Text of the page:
Friday, January 11, 2013

Getting Started with JeeNode v6

Two JeeNode v6 kits; RFM12-B radios not installed yet
JeeNode is an Arduino-compatible wireless solution based on the RFM12-B-S2 wireless transceiver including really nice driver libraries that make multi-node wireless communication ridiculously easy.

Starting with a standard JeeNode v6 kit, let's get cracking with assembly and testing.


Do this for each of your JeeNodes.
  • You'll need a soldering iron, flux pen or flux paste, and solder.
  • Start by installing each of the four 0.1uF bypass capacitors, C1, C2, C3, and C4
  • Next, install the 47uF electrolytic capacitor, aligning polarity markings on the board and cap
  • Install the 10K reset pullup resistor
  • Now install the 28-pin socket onto the board
  • If the RFM12-B isn't installed yet, carefully align it so that the crystal is opposite the antenna connector. There's a crystal outline marking on the main board.
  • Carefully hold it in place while soldering one pad. Reheat and realign as needed, touching up with flux if the solder doesn't flow well
  • Once aligned, tack down a second pin on the opposite side of the board
  • Now solder in all the RFM12-B pins
  • Install the 16MHz crystal
  • Install the four female port headers
  • Install the 6-pin FTDI connector
  • Install the 3.3V regulator (TO-92 case, looks like a transistor) carefully matching flat sides on board and device
  • Lastly, install the antenna. Cut some wire to the appropriate length for the frequency of your radio. For a 1/4 wavelength antenna, divide the speed of light by the frequency divided by 4. E.g., 3E8 / 434E6 / 4 = 17.27cm
That's it, you're done.

Environment Setup

  • If you haven't, download the Arduino software.
  • You need an FTDI cable or breakout board that supplies 5V but has 3.3V logic levels
  • Download the JeeLib, containing RF12 and Ports libraries, from github.
  • Uncompress the archive, and store the files in your Arduino libraries directory.

One JeeNode Demo

Do this for each of your JeeNodes. Mine weren't flashed with the RF12demo.
  • Open Arduino and then select the RF12demo from File > Examples > RF12 > RF12Demo
  • If your IDE can't open the file, instead open the RF12demo.ino file in a text editor, copy, and paste into a new Arduino sketch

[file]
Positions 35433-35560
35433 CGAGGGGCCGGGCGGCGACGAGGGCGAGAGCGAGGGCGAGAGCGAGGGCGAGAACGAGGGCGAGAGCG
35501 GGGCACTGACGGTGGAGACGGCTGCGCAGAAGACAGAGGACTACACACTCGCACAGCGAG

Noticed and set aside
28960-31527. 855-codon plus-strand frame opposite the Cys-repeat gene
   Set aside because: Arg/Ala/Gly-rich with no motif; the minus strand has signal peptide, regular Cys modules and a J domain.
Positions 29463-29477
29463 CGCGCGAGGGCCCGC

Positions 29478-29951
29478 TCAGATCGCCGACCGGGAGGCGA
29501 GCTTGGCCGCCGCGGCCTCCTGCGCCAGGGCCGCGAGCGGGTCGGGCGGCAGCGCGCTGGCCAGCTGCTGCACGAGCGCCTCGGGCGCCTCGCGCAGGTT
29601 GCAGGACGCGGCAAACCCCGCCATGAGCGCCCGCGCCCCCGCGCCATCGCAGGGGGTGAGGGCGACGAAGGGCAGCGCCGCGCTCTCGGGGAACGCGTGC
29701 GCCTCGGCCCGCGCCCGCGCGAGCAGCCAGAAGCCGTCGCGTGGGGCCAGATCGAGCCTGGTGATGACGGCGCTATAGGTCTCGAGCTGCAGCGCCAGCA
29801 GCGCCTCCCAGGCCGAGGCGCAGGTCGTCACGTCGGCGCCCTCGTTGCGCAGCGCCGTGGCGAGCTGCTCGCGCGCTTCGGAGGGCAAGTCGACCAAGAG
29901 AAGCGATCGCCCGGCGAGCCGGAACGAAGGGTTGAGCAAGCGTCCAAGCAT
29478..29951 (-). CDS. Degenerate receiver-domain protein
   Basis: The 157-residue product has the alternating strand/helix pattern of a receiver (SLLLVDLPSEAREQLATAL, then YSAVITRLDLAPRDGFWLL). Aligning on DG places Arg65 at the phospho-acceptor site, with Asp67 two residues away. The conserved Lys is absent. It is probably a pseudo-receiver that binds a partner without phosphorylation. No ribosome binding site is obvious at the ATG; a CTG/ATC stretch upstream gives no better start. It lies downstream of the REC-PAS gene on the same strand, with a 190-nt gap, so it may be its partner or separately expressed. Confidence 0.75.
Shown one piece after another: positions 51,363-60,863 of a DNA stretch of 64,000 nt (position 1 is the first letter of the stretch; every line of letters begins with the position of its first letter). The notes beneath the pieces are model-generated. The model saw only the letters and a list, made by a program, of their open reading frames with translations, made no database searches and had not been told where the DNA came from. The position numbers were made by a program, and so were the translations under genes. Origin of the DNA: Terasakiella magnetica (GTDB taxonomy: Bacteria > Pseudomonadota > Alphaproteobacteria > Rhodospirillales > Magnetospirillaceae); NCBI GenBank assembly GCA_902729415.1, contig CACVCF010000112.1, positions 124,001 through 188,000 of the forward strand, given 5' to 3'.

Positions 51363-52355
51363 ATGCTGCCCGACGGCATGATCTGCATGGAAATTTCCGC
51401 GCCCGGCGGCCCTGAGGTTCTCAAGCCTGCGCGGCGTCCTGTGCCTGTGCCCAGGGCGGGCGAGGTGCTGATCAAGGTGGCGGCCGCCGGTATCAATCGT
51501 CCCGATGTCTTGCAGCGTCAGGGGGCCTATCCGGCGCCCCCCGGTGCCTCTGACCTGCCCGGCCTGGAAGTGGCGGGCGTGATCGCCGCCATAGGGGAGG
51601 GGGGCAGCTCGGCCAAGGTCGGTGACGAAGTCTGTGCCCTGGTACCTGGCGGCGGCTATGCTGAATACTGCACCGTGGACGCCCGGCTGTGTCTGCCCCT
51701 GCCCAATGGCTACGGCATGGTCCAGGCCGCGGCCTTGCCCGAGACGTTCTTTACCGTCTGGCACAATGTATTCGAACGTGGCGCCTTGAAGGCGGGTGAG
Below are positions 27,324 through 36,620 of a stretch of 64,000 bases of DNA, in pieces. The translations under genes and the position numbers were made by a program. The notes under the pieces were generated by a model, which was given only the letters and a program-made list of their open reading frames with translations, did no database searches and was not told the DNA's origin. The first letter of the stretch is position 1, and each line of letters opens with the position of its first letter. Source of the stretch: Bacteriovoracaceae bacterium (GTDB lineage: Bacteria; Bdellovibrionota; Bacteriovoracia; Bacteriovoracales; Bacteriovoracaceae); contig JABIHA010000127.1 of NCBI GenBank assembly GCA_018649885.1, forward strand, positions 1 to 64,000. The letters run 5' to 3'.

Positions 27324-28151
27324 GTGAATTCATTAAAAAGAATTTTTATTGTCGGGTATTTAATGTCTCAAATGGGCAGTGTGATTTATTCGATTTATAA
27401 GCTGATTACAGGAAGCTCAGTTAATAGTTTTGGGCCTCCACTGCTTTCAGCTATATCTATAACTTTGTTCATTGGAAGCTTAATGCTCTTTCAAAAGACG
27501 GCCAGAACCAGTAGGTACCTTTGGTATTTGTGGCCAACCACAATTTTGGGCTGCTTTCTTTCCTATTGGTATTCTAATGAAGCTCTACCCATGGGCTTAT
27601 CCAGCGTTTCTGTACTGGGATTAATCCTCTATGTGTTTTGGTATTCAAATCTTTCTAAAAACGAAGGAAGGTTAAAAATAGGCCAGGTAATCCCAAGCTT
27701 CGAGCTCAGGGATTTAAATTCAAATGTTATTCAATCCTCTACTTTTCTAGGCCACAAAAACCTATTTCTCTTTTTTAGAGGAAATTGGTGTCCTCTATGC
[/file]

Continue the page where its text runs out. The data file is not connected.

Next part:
• Connect your 5V FTDI programmer
  • Compile and download the RF12demo program
  • Open up a terminal emulator, connect to your FTDI board
  • Type ? and see if something like the following comes up. If so, you're golden.
Available commands:
  i     - set node ID (standard node ids are 1..26)
               (or enter an uppercase 'A'..'Z' to set id)
  b      - set MHz band (4 = 433, 8 = 868, 9 = 915)
  g    - set network group (RFM12 only allows 212, 0 = any)
  c      - set collect mode (advanced, normally 0)
  t          - broadcast max-size test packet, with ack
  ..., a - send data packet to node , with ack
  ..., s - send data packet to node , no ack
  l      - turn activity LED on PB1 on or off
  q      - set quiet mode (1 = don't report bad packets)
Remote control commands:
  ,,, f     - FS20 command (868 MHz)
  ,, k              - KAKU command (433 MHz)
Current configuration:
 A i1 g212 @ 433 MHz 

Two JeeNode Demo

Of course having one transciever is useless. So let's get the second going. Power it up with 5V. If your other JeeNode isn't connected, hook up your FTDI, open a terminal window and connect to the JeeNode.

Type 2i to set your JeeNode identity to 1. Now send a test packet. Type t and you should see this:

> 0t
test 2
 -> 66 b
OK 194

The OK means the test packet was acknowledged by the other radio. Sweet! Now type 000,1 a which sends the data packet "000" (ascii 0's) to node 1 with acknowledgement requested. You should see:

> 1a
 -> 1 b
OK 129

Then type in 000,1 s which sends the same packet but without acknowledgement. You should see this.

> 1s
 -> 1 b

If you let it sit for a little while you may start to see numbers across your screen.

 ? 45 26 155 128 119 93 38 238 253
 ? 21 159 192 167 31 127 183 204 236 247 246 145 197 251 157 90 239 232 56 127 22
 ? 161 145 219 34 147 199 184 69 53 59 245 199 158 181 71 88 99 209 2 170 255

These indicate data packets received. The "?" means the checksum didn't pass. "OK" would indicate a good checksum. The cause is most likely RF interference.

Another Demo

Pick one of your JeeNodes and download the radioBlip example sketch after making sure the initialization is correct for your radio (line rf12_initialize(22, RF12_433MHZ, 5); in my case since I'm using 433MHz radios from Sparkfun).

You can change the frequency of transmission by changing the line     Sleepy::loseSomeTime(60000); which sleeps the JeeNode for 60 seconds. I changed the interval to 6000 so the node transmits every 6 seconds.

JeeNodes use group IDs to partition sets of nodes. The radioBlip uses group 5. So you need to set your RF12Demo JeeNode to this group. Type 5g at the prompt. After you do that, you should start seeing packets coming in on your RF12Demo JeeNode.

> 5g
 B i2 g5 @ 433 MHz 
OK 22 7 0 0 0
OK 22 8 0 0 0
OK 22 9 0 0 0
OK 22 10 0 0 0
OK 22 11 0 0 0
OK 22 12 0 0 0

That's it, your JeeNodes are up and running, life is good, time to tackle a fun wireless sensor project.

1 comment:

  1. How did you learn to use the trancievers? I can't get them to keep communication. I get a dozen successes then the system hangs. I'm just hacking from other programs. Is there a more complete guide to writing code for these ..neat stuff though,,,you got me this far thanks


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